Key accomplishments of new Interior Secretary Deb Haaland:
Was an original cosponsor of a bill directing the Department of the Interior and U.S. Forest Service to achieve net-zero greenhouse gas emissions from public lands and waters, recognizing the key role of fossil fuels extracted on public lands in driving climate change.
Introduced a House resolution to adopt a goal of protecting 30 percent of U.S. lands and waters by the year 2030, a widely touted target based on scientists’ recommendations for responding and adapting to climate change and curbing the extinction crisis.
Introduced legislation that would set the stage for reviewing and potentially changing offensive and racist names of parks, national forests, wilderness areas, monuments, mountains, rivers and other places.
Was an original cosponsor of a bill to restore and expand protection of Bears Ears National Monument, which was unlawfully reduced by President Trump. The measure would protect the full area originally proposed by the Bears Ears Inter-Tribal Coalition, an alliance of five sovereign tribal nations: the Navajo Nation, Hopi Tribe, Ute Indian Tribe, Ute Mountain Ute Tribe, and Pueblo of Zuni.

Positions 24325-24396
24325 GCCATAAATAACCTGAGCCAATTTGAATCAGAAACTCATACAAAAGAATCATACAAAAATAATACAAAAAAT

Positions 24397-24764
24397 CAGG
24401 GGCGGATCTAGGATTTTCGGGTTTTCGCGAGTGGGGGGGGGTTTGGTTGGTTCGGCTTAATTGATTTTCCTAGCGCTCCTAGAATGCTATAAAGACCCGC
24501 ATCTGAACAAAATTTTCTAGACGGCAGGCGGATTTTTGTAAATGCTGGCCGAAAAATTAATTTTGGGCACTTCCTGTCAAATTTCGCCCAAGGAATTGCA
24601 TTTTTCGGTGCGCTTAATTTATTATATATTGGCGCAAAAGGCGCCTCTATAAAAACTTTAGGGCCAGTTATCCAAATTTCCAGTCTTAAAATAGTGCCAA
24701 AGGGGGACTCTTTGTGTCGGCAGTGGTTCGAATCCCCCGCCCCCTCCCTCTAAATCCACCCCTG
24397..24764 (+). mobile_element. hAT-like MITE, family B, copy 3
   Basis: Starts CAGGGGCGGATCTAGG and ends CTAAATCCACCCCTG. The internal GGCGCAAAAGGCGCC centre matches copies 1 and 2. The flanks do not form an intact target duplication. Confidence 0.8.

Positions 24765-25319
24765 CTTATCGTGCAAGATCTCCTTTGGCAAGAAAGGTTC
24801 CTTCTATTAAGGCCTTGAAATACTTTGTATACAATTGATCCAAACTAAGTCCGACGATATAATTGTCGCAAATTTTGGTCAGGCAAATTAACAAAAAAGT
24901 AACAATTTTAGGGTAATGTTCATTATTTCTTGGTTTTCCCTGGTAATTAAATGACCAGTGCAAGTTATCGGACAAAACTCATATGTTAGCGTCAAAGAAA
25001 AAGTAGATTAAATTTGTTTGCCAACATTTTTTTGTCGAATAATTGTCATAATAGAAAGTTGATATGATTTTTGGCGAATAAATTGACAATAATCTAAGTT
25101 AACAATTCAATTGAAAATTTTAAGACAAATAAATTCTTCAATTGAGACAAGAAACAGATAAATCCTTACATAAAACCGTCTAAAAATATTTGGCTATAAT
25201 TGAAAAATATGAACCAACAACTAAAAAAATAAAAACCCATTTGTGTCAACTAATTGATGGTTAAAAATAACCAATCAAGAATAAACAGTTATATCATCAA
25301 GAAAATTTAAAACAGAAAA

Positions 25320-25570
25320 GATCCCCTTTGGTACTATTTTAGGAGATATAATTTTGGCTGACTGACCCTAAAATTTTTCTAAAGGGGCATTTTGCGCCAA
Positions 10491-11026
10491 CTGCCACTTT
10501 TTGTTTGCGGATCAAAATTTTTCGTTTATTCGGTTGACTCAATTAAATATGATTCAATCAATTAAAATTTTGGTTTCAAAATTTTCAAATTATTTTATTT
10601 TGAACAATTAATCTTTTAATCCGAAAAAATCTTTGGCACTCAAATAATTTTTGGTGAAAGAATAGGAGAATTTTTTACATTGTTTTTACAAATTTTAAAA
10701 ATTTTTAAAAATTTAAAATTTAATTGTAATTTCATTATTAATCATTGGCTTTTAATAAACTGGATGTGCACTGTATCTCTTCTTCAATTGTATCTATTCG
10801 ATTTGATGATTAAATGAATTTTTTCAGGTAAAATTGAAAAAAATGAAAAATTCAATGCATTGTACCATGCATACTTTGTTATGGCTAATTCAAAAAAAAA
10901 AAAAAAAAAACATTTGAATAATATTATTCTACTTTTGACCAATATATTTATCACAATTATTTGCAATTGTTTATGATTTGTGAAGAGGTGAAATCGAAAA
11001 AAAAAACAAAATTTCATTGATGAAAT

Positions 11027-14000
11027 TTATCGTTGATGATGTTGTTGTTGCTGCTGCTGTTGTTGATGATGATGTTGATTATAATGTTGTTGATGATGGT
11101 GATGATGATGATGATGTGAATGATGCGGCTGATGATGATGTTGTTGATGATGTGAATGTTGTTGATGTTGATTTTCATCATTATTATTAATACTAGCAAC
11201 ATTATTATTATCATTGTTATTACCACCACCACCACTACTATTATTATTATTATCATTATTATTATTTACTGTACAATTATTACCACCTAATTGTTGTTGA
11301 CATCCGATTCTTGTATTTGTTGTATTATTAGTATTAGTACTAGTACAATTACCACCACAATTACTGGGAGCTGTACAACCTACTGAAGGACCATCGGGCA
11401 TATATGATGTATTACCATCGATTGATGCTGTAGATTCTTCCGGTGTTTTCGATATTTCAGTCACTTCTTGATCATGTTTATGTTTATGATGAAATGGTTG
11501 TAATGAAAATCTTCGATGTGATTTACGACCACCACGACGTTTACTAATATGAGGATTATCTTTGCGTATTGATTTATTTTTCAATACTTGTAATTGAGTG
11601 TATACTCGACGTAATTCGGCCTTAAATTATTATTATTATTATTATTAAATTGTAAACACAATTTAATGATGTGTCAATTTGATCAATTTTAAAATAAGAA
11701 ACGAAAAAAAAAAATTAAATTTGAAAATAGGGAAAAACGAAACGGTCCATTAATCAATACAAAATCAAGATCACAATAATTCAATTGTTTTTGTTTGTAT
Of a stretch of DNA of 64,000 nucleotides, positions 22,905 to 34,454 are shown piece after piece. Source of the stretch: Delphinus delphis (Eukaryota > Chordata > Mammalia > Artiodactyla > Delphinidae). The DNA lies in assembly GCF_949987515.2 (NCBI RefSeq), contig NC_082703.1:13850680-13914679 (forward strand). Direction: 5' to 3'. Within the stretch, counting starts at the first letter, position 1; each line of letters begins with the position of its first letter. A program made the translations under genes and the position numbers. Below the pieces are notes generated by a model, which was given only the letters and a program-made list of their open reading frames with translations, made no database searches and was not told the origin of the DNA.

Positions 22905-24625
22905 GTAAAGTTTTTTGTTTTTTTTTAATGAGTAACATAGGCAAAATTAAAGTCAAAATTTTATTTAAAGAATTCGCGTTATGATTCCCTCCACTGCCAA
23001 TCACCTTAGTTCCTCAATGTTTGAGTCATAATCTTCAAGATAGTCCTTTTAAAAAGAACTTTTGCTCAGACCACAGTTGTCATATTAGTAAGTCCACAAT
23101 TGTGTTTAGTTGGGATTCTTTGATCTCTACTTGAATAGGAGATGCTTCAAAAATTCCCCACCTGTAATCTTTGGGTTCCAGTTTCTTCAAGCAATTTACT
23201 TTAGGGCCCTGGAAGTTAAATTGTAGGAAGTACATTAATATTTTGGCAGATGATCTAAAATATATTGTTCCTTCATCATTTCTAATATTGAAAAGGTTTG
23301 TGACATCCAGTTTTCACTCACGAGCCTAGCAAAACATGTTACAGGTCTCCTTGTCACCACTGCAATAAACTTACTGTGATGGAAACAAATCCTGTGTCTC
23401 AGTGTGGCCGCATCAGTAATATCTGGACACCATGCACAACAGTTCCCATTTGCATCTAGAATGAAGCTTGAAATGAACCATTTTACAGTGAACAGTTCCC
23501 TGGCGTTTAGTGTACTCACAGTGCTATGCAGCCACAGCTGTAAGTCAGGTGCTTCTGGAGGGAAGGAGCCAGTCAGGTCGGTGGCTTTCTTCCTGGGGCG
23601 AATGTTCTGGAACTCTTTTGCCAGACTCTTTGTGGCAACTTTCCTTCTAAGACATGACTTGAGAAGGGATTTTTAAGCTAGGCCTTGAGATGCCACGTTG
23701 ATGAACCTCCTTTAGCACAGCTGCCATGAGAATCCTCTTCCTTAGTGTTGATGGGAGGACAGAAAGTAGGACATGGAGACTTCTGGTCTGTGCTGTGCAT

Introduced legislation to protect Chaco Canyon from harmful oil and gas drilling around the park. Chaco Canyon was a major center of Ancestral Puebloan culture and the area includes important archaeological sites and structures that are among the most significant intact examples of pre-Columbian culture.
Cosponsored a bill to permanently fund the Land and Water Conservation Fund, which is considered a crucial tool for guaranteeing access to public lands and helping ecosystems and communities mitigate and adapt to the effects of climate change.
Cosponsored legislation to improve the permitting system for outfitters, guides and others who lead activities on national parks and other public lands.
Spearheaded a bill to establish Cerro de la Olla Wilderness within the Río Grande del Norte National Monument in northern New Mexico. The measure aimed to preserve traditional uses and access for the people of the Taos area, who have been hunting and gathering herbs in the area for hundreds of years.
Cosponsored the America’s Public Land Act, a move to prohibit the Department of the Interior and Department of Agriculture from selling public lands or giving management authority to state officials. The bill was a response to fringe anti-conservation beliefs that ended up heavily informing the policy views of the Trump administration.